Friday, August 19, 2011
Protect Her from Herself
I don’t know if you’ve ever noticed, but women are better worriers than men are. Compared to us, they’ve elevated the art of worrying to a high art form. Some have even gotten so good, that if everything is going good, they’re able to worry about not having anything to worry about.
Okay, maybe that last line was a little facetious. But, that doesn’t change the fact that most women worry more than most men do. It comes from a difference in the way we think. If a man is faced with a problem that he can’t do anything about, he puts it on the shelf, until he can do something about it. Women, on the other hand, have that thing following them around all day long, taunting them.
I learned this lesson early on in my marriage, when I was independently poor and self-unemployed. The bills would come in and we had a particular place where my wife would put them. I’d come home from working and she’d say something like, “The electric bill came today.”
“Okay,” I’d think, “the electric bill came. It’s not time to pay it, so I can put it on my mental shelf.” So, that’s what I did. There were only two problems with that. First of all, we might not have had the money even when it was time to pay the bill. Secondly, to my wife, it looked like I was ignoring that bill.
Much later I found out that the stack of bills I left sitting there, waiting for money to pay them, was causing my wife problems. In her mind, that stack of bills was growing like a monster, taking over the home. We didn’t have a stack of bills, we had a mountain. Even worse, her husband (me) was ignoring that mountain that was taking over. HEEEEEELLP!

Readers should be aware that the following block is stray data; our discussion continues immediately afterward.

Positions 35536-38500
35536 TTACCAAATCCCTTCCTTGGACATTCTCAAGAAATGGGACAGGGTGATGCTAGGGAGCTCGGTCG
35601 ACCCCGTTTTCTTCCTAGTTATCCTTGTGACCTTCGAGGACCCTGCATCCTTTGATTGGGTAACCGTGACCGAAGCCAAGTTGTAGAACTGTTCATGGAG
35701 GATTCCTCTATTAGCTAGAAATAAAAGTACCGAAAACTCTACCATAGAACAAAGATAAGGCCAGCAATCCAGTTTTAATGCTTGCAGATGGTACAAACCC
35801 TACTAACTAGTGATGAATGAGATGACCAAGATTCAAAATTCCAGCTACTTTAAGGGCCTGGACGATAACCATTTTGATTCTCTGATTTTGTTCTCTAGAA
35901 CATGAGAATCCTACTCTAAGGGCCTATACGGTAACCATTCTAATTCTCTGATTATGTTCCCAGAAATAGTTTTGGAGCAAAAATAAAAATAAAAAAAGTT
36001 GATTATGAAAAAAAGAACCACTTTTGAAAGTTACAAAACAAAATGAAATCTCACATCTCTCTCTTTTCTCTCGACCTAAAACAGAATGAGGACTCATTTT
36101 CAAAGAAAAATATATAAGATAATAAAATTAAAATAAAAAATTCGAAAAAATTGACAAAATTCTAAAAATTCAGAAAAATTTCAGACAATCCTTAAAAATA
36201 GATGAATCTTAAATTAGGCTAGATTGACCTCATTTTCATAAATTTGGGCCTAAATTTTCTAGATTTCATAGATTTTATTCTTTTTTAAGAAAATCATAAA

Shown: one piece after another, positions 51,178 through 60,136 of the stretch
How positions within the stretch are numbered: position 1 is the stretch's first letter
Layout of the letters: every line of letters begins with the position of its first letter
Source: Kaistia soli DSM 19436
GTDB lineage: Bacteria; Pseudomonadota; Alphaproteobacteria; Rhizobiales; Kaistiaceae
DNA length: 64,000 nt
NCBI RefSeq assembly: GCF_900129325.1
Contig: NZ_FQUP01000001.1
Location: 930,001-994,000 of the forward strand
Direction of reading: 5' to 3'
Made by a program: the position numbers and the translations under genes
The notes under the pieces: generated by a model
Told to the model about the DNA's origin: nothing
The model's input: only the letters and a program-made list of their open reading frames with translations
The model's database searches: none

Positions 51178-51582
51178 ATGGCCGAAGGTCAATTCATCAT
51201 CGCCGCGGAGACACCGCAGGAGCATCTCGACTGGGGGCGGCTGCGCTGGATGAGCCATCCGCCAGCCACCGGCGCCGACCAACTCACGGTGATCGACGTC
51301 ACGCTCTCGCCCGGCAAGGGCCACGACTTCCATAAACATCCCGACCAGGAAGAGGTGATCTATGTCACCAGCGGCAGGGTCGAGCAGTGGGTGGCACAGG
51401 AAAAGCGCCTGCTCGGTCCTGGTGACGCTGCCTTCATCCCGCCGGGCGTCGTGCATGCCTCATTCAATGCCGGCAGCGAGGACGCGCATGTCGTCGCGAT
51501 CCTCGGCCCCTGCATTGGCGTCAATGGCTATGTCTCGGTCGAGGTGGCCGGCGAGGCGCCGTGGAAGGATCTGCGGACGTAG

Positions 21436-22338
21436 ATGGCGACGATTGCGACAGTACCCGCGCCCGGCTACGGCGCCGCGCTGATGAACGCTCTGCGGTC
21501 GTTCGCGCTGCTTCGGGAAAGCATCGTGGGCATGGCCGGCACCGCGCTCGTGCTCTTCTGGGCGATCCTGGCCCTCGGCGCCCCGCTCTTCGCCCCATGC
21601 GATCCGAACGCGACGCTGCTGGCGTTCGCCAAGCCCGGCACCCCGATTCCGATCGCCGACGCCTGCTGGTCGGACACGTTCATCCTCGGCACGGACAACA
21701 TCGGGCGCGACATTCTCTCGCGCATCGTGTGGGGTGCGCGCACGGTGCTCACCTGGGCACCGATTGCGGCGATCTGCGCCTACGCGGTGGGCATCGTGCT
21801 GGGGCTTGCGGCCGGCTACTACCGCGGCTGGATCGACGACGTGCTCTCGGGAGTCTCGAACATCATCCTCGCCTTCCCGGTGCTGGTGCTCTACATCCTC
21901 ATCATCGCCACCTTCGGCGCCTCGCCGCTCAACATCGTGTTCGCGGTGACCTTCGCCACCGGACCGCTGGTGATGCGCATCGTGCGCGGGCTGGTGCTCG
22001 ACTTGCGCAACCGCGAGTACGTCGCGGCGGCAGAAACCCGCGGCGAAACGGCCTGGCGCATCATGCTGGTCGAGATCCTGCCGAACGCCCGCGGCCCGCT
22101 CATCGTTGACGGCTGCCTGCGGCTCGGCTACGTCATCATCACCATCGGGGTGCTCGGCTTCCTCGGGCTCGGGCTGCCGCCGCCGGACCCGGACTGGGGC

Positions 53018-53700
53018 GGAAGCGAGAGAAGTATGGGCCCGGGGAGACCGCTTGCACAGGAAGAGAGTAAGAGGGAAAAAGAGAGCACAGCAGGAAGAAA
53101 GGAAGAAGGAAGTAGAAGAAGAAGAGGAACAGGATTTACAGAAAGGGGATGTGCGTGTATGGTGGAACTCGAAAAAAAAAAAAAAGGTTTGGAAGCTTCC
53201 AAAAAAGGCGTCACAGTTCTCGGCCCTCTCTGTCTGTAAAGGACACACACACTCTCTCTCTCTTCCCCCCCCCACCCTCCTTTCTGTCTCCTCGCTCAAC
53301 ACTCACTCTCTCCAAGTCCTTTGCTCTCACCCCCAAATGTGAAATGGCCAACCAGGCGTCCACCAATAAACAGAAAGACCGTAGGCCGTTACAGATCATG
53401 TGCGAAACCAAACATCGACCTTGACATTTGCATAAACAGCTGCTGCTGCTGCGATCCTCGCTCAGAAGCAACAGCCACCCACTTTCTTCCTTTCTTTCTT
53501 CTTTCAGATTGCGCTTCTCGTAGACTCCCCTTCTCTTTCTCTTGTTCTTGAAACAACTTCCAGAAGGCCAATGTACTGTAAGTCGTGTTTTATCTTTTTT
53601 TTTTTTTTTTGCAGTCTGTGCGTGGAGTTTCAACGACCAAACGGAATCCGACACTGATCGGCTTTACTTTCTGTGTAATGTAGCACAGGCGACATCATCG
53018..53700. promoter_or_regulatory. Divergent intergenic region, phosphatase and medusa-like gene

Moving ahead several years in our personal saga; we found ourselves living on the road in a motorhome, traveling and ministering. We’d had several good financial years, where the bills got paid and there was money for things like clothes that didn’t come from a second-hand store. But, let me tell you, living on the road ministering isn’t any way to get rich. So, we were once again struggling financially.
This is where I used some wisdom. I talked to my wife about it and we agreed that I wouldn’t tell her how much money we had or didn’t have. The only time I would say something to my wife about our finances, was either when it was really good, or when I would say, “Only spend X amount of money at the grocery store today.” Other than that, I kept it to myself.
The result of that was that my wife was able to live, without worrying about our finances. Even though we could pretty much count on not having enough money 29 days or more out of every month, she didn’t know. That meant that she didn’t have to worry about it.
Now, let me give you some advice here. Don’t try and do the same thing, unless you have both of these things well in hand. The first one is that you need your wife’s agreement on this. Otherwise, you’re not protecting her, your treating her like an immature child. That’s not going to win you any brownie points (or any other types of points either). The second one is to make sure you take care of things, so that she doesn’t have any reason to worry.
If your wife finds out that you’ve been keeping things from her and not taking care of them, it will be Fourth of July all over again, with a spectacular fireworks display. On the other hand, if you do take care of things, when she later finds out about the problem, she will have reason to feel that her husband takes care of her and protects her.
That’s the feeling you want her to get out of all this. Not that you’re being macho. Not that you’re being dishonest. Not that you’re hiding things from her. What you want is for her to feel secure and protected. Do it right, and she’ll feel that way.